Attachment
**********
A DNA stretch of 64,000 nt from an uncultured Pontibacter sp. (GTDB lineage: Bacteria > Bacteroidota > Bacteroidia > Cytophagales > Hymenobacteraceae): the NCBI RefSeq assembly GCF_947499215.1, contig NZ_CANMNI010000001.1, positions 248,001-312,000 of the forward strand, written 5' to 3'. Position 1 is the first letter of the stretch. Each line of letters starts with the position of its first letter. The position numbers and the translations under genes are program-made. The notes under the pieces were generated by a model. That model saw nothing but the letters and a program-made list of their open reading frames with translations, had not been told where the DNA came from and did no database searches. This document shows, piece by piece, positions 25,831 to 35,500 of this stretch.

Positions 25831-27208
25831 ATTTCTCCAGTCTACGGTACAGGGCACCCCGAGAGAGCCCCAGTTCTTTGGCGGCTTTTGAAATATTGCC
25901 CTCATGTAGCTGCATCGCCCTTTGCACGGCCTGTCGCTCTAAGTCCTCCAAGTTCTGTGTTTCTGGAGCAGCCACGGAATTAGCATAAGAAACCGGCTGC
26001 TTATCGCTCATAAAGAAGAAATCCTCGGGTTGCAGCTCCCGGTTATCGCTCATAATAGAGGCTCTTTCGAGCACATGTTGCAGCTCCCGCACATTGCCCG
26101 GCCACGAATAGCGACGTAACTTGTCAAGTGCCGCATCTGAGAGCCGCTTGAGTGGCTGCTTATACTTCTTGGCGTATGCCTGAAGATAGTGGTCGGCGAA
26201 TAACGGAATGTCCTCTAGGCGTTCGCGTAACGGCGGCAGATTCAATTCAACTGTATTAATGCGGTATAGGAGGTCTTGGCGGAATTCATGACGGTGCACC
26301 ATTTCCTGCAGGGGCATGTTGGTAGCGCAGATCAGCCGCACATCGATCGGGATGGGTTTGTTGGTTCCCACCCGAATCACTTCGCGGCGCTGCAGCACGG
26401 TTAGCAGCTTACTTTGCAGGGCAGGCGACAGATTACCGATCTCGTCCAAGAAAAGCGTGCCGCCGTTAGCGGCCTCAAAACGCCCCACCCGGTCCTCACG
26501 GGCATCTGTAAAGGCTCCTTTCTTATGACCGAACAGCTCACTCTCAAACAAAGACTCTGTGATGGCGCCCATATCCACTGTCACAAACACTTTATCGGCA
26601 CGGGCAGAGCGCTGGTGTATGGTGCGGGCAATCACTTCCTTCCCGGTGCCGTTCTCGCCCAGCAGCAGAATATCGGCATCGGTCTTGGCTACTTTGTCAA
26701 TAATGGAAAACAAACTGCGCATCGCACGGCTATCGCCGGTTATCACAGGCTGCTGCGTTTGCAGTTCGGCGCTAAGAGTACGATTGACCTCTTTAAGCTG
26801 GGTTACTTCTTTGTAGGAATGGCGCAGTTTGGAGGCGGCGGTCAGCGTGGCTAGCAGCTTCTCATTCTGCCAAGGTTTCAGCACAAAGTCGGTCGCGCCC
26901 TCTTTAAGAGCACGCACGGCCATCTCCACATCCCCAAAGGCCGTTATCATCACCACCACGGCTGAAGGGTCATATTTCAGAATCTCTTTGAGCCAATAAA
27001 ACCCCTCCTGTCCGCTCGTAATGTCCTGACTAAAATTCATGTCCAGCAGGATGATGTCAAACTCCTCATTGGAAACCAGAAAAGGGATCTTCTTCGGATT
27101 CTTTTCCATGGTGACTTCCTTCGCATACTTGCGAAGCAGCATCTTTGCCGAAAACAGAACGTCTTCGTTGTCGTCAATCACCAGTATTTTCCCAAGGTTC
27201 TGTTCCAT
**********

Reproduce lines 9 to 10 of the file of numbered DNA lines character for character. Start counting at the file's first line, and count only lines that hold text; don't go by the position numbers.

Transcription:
26401 TTAGCAGCTTACTTTGCAGGGCAGGCGACAGATTACCGATCTCGTCCAAGAAAAGCGTGCCGCCGTTAGCGGCCTCAAAACGCCCCACCCGGTCCTCACG
26501 GGCATCTGTAAAGGCTCCTTTCTTATGACCGAACAGCTCACTCTCAAACAAAGACTCTGTGATGGCGCCCATATCCACTGTCACAAACACTTTATCGGCA